Not only does it keep the harsh UV rays off of our tent and keep us cool, it doubles as a rain/wind cover for added weather protection. Remember, once your tent is damaged by UV light, the fabric will become brittle and cannot be repaired.

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4 – Keep ‘Er Dry

It is not always possible, depending on where you have set up for the night and the weather conditions, but a dry tent is the best tent. This means more than providing a comfortable environment for sleeping.

A wet tent can develop mold, mildew and color staining. The staining can result for color transfer between different colored items coming in contact with the tent fabric for long periods of time in damp or wet conditions.

This is why your tent care and maintenance routine needs to allow your tent to completely dry 100% before stuffing it back into the trunk or in a backpack.

5 – Keep ‘Er Safe

Speaking of dry and knowing how to care for tents… never store your tent without it drying properly! Once it is completely  dried, roll it up loosely and leave in a cool dry place until the next time you need it. Cover it to keep dust from collecting and use a cloth so the tent material has a chance to breathe.

The tent poles should be stored already assembled which reduces wear and tear on their shock cords. The tent bag is a great tool for carrying the tent somewhere but we suggest not storing your tent in one.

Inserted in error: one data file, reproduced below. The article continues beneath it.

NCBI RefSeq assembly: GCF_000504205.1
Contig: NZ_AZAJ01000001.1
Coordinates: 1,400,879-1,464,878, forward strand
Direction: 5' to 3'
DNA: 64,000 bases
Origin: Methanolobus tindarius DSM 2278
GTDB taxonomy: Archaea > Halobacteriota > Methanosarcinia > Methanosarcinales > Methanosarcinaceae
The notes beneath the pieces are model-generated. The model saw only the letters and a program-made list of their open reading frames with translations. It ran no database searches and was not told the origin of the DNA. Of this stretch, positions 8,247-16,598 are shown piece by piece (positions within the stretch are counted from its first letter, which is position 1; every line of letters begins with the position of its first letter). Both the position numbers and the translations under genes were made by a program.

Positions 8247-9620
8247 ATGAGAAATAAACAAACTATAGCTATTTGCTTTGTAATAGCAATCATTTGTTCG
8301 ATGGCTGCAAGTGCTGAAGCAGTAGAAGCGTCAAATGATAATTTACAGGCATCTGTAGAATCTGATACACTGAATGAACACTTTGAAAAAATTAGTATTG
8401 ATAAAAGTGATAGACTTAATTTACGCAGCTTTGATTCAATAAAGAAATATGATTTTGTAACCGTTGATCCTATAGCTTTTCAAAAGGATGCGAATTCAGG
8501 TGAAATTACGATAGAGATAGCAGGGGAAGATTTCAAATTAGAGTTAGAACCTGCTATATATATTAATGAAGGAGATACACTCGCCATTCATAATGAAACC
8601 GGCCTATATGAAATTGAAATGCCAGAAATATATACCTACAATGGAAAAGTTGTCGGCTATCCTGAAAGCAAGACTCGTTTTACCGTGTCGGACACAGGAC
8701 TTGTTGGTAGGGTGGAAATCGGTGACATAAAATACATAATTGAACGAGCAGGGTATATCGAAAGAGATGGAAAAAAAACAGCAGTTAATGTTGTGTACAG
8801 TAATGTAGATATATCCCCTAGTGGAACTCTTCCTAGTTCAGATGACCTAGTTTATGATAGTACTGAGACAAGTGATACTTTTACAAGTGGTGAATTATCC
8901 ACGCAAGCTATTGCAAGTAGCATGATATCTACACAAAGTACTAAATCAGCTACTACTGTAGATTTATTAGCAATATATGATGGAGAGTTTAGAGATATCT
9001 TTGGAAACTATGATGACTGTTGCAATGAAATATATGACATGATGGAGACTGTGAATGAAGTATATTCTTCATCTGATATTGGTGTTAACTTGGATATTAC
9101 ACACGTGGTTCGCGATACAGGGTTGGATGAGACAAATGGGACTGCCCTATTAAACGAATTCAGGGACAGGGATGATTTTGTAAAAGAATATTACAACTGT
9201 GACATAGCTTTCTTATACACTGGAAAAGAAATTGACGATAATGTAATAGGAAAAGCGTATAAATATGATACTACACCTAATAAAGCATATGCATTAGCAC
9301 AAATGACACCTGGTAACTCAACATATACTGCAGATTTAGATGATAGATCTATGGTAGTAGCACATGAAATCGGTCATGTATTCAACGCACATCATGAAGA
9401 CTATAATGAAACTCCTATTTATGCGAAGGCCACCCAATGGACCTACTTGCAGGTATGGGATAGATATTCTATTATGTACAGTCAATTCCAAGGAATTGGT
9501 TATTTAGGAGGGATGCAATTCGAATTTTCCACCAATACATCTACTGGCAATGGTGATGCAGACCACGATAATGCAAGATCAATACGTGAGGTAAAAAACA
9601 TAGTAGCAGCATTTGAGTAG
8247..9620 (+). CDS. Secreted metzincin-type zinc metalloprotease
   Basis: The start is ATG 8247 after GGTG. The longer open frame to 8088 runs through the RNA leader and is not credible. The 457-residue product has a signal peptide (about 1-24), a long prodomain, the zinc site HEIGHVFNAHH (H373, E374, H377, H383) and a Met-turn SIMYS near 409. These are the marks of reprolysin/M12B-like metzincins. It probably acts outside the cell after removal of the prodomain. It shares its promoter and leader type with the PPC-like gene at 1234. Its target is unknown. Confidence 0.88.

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Some Bonus Tent Care And Maintenance Tips

While we’re at it, there are other things we do on our how to care for tents list to keep our tents in tiptop condition and looking and smelling good. They include the following:

5A – Ground Tarp

Using a ground tarp under your tent is a smart idea for a variety of reasons. For us it reduces the footprint of our overall camping space and protects the tent floor. Imagine a sharp rock or piece of wood sticking into the floor from underneath and you should get a better understanding of the reason for a ground cloth.

Plus, it can help keep moisture away from the bottom of the tent. By the way, the best way to keep the floor of your tent from getting damaged it to not wear shoes inside. Trust us on this one.

5B – Wipe & Sweep

On how to care for tents when out camping, we like to have a small indoor outdoor mat at the entrance to wipe off feet and we will have a small broom for sweeping the inside. We will do this whenever it needs it to cut down on the buildup of grit and grime on the tent floor that may eventually damage it if not kept clean. We are not neat freaks but we do want our tent to last a while.

5C – Hungry Critters

Our final tent care and maintenance tip is a common sense reminder that your tent is not meant to store food. Critters, big or small will do whatever it takes to get at any kind of snack you have stashed inside your tent. Often they don’t consider that you have just cleaned the inside and have gone on a short stroll around the campground. Critters will tear tent fabric beyond repair so don’t give them a reason to visit your tent and it should last you a good long time.

You may also like our article on how to get the most value from your hiking trip with a group of friends –